Wednesday, December 7, 2016

Review: Batman '66 meets Steed and Mrs Peel #6

The final issue picks up with the Cybernaughts, who look like Marmaduke Ffogg's crime school cuties, attacking our heroes. Miss Gough also apparently throws her two cohorts, Ffogg and Mr Freeze, under the bus as the Cybernaughts attack them also. There is a little more flirting between Robin and Mrs Peel. Batman makes a reference to The Shadow, and helps Freeze, whose suit is damaged by one of the Cybernaughts. The heroes, with Ffogg and Freeze, escape only to find even more Cybernaughts waiting for them. Then the plot twist (SPOILER ALERT): the computer program controlling the Cybernaughts is actually the digitized brain waves of its creator, the disembodied head of  Professor Armstrong.  Miss Gough is actually his daughter... but it turns out she's really a Cybernaught herself.  Upon learning she really isn't human, she electrocutes herself, short circuiting the brain wave computer.   Batman and Robin then get to meet the Queen before returning home.

Written by Ian Edginton, the first 2/3 of this issue, like the previous issue, seems repetitive, further illustrating how a 4 issue miniseries would be much more appropriate than padding it to 6 issues. Then the last 1/3 crams in all these plot twist and revelations. Matthew Dow Smith again turns in amazing art.  Overall the final issue earns a B-.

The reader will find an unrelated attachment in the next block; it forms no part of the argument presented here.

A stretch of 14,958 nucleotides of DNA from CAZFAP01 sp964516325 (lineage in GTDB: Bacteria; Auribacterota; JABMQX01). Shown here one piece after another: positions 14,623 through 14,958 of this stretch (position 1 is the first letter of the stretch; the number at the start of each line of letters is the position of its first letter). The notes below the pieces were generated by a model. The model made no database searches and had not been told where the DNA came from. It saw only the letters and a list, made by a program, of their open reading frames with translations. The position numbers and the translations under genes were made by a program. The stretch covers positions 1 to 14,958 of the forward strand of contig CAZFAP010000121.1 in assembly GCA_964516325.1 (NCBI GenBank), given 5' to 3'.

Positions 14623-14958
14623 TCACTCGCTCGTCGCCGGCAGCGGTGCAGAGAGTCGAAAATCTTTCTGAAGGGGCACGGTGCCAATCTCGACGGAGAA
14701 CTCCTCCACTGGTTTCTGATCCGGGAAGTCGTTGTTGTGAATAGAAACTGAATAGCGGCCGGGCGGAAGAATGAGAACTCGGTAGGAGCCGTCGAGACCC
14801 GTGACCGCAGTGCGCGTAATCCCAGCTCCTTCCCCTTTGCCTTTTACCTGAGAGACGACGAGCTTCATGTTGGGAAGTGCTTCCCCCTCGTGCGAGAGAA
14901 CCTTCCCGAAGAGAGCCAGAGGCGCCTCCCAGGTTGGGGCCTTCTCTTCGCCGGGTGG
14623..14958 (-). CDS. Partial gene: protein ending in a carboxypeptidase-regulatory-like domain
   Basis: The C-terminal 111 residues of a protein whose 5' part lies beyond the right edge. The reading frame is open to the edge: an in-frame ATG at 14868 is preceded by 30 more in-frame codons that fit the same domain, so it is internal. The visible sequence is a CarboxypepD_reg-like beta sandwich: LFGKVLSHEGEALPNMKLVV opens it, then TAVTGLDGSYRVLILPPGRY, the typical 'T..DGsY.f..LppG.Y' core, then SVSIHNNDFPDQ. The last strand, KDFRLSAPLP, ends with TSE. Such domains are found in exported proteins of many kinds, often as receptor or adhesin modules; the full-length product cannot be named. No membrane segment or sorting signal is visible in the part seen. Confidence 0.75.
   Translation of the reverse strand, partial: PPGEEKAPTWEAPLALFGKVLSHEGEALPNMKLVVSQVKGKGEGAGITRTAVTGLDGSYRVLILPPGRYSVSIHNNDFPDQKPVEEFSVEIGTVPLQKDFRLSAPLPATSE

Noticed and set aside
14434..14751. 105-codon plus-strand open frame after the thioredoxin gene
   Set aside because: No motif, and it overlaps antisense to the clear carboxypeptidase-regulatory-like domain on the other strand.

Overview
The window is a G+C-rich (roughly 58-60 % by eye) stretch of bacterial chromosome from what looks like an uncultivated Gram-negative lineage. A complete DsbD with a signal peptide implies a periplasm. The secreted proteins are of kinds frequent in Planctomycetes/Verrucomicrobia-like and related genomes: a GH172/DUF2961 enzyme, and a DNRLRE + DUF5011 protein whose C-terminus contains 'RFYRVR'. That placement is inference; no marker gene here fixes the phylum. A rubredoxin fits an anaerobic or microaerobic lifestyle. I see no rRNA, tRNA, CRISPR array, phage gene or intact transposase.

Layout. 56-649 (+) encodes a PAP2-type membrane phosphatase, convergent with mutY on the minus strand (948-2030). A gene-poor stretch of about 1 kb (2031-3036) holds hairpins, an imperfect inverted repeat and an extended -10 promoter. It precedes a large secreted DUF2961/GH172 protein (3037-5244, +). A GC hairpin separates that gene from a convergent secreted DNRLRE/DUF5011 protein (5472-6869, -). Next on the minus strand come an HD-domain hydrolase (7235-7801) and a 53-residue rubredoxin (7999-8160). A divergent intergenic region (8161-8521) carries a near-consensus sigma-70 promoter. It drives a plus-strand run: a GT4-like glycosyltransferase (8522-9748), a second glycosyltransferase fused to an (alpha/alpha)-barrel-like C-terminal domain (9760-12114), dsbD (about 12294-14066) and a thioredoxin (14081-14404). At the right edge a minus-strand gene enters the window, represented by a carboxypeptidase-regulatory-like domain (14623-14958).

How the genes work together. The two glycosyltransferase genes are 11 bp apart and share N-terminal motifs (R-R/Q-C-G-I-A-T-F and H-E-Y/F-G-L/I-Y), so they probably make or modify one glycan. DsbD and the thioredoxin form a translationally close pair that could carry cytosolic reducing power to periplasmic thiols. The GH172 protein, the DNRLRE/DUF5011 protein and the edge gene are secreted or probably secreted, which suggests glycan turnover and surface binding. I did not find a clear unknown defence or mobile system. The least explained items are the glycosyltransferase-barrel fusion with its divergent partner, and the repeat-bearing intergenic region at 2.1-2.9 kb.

Wednesday, November 2, 2016

Review: Batman '66 meets Steed and Mrs Peel #5

This issue picks up right where the previous one left off, with our heroes about to be ambushed by the Cybernaughts. They are quickly thwarted as Robin and Mrs Peel use tanks of coolant to freeze the robots. The heroes then arrive at Ffogg Hall, only for Batman and Peel to fall into a death trap by Lord Ffogg, and Robin and Steed to fall into a similar predicament by Mr Freeze.  With the help of the utility belt, Batman and Peel get out of the soup and capture Ffogg, while Robin uses his batarang to force Freeze into pulling himself and Steed out of the cold, and Steed's umbrella blocks Freeze's freeze gun. With both villains captured, Batman attempts to radio Inspector Gordon, but Michaela jams the frequency, and locks the heroes in with four more Cybernaughts, this time exact doubles of Ffogg's crime school academy wenches. Ian Edginton's script gets a bit repetitive with this issue, as its another go around of Cybernaughts trapping the heroes, escape and repeat. As with the other Batman '66 miniseries, I think it would be better suited as 4 issues rather than 6, as at a certain point in all the miniseries, it starts to feel padded. At least this last time, the Cybernaughts are made to look like Ffogg's villainous school girls, which is a nice change of pace. Matthew Dow Smith once again turns in excellent art. This issue earns a C+.